I’ve mentioned Qigong many times in my other posts, and I’ve recommended it for various reasons, but I realized this morning that I’ve never really told you why I always recommend it. In the last few weeks, I’ve had a few different opportunities to tell the story of how I got started doing Qigong, and how it has helped me since. Sharing my story has given me the chance to process and heal even more, but it has also given me the opportunity to help other people start their journey as well.
Just in case you’re worried that this is just one big advertisement, let me say up front, it is and it isn’t. It is, because I whole heartedly encourage you to go to Chris Shelton’s YouTube channel and try Qigong for yourself. I also encourage you to look into their Qigong Teacher Training if you want to dive deeper. In doing so, I have to mention that, because of my experience with them, I am now an affiliate for the program, and I will get commission if you sign up through any of the links on my website. (If you do so, thank you!)
However, this is not just an advertisement because I genuinely believe that doing Qigong can vastly improve your life. I believe this because it has become such a big part of my own life.
What is Qigong anyway?
Qigong, pronounced Chee-gong, is an ancient form of martial arts; a way for us to process and release negative emotions and promote positive ones; and a means of healing our bodies, all rolled into one.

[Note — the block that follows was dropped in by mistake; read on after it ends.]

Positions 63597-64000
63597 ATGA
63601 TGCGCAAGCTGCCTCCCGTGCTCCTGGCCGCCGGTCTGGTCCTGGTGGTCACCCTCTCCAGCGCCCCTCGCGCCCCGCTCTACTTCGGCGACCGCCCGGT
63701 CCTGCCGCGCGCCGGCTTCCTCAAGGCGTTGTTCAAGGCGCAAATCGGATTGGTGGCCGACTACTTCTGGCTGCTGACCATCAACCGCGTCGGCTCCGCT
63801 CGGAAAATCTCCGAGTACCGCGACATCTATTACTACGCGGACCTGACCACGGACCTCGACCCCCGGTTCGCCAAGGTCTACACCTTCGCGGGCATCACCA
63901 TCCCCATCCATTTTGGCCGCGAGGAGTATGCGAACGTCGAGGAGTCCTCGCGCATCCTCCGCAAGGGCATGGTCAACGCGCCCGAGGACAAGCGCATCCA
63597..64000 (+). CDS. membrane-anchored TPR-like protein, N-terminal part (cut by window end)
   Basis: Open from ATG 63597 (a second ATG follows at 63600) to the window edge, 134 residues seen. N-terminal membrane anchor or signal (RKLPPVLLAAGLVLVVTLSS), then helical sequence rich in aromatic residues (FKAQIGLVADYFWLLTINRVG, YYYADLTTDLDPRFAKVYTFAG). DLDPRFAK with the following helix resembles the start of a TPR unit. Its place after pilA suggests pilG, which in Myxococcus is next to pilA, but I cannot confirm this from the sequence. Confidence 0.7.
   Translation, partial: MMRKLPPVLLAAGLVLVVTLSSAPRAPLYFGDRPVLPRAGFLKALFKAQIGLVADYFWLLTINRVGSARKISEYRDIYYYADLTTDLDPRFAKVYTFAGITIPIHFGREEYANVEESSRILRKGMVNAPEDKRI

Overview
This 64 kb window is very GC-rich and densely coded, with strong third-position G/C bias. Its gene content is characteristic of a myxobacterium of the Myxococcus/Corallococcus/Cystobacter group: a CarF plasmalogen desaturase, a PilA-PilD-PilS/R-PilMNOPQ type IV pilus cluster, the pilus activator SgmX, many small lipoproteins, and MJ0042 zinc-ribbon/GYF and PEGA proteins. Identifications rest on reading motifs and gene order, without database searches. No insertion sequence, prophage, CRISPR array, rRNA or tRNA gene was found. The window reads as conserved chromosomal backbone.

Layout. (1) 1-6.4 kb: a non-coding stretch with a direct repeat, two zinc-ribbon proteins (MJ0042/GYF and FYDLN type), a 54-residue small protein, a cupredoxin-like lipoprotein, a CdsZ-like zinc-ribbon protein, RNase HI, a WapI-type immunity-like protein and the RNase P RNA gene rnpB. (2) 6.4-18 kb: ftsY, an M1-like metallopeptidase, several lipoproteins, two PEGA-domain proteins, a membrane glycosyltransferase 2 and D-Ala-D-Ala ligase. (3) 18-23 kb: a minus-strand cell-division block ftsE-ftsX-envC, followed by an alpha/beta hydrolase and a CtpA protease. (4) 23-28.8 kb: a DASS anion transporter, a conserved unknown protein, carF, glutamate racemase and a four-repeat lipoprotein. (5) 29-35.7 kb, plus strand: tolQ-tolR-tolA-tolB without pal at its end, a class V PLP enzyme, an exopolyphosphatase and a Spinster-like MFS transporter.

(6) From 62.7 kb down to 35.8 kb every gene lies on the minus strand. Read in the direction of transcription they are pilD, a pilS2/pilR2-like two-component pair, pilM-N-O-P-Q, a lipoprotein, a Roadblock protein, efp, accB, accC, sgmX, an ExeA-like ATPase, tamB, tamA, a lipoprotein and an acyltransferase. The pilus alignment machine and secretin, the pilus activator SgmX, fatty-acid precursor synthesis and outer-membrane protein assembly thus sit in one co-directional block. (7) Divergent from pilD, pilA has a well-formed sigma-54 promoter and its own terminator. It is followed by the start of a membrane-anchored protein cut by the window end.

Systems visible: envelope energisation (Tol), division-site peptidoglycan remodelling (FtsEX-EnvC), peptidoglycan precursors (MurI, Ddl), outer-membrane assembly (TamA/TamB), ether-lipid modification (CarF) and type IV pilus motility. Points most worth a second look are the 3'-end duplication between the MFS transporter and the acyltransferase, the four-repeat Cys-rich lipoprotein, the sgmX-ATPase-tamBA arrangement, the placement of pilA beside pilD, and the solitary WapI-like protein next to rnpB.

Our Qi (chee) is our life force energy. It flows through all things. Gong is the movement of this life force energy.
Without going to far down the rabbit hole, there are three different schools of Qigong:
The first is martial arts.
The physical movements in Qigong, like Tai Chi, can be used as a form of self-defense. Many people don’t know this because Tai Chi is often seen as something that only old people do. In reality, the movements that you learn in Tai Chi can be used in marital art style fighting. The difference between it and other forms like karate, Tae Kwan Do, and Ju Jitsu, is the idea behind it. The other forms of martial arts focus on moving towards your opponent. Tai Chi focuses more on moving away from your opponent. Think, deflecting an attack vs. pushing back.
The second school of Qigong is spiritual, and focuses heavily on the inner self.
The third school of Qigong is medical, and this is what the Qigong Teacher Training, and most all of the YouTube videos focus on. All of this teaches you to become more aware of your body, your emotions, and the world around you. It gives you the tools to help you be a healthier person in every aspect of the word; physically, mentally, emotionally, and spiritually.
How do you do Qigong?
The movements are all very simple. Chris’ motto is, “Simple Movements, Profound Results” for this reason. Anyone can do the movements. You can do them standing, seated, and even lying down. The simplicity of Qigong often trips people up at first. Most of us think that if we aren’t moving fast, sweating profusely, and hurting afterwards, then we really haven’t done anything. While there’s nothing inherently wrong with this type of exercise, and its benefits are too numerous to count, there’s something to be said for balancing this out with slow, gentle, contemplative movement as well.